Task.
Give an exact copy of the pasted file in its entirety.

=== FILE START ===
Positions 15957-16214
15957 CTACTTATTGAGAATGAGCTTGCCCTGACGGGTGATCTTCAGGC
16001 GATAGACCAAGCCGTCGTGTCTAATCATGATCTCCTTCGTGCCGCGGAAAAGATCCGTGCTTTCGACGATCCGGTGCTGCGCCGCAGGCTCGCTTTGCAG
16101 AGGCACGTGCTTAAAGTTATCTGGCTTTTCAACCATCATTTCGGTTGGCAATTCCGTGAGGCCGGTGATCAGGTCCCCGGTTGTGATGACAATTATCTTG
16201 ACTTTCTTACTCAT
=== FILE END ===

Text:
Positions 15957-16214
15957 CTACTTATTGAGAATGAGCTTGCCCTGACGGGTGATCTTCAGGC
16001 GATAGACCAAGCCGTCGTGTCTAATCATGATCTCCTTCGTGCCGCGGAAAAGATCCGTGCTTTCGACGATCCGGTGCTGCGCCGCAGGCTCGCTTTGCAG
16101 AGGCACGTGCTTAAAGTTATCTGGCTTTTCAACCATCATTTCGGTTGGCAATTCCGTGAGGCCGGTGATCAGGTCCCCGGTTGTGATGACAATTATCTTG
16201 ACTTTCTTACTCAT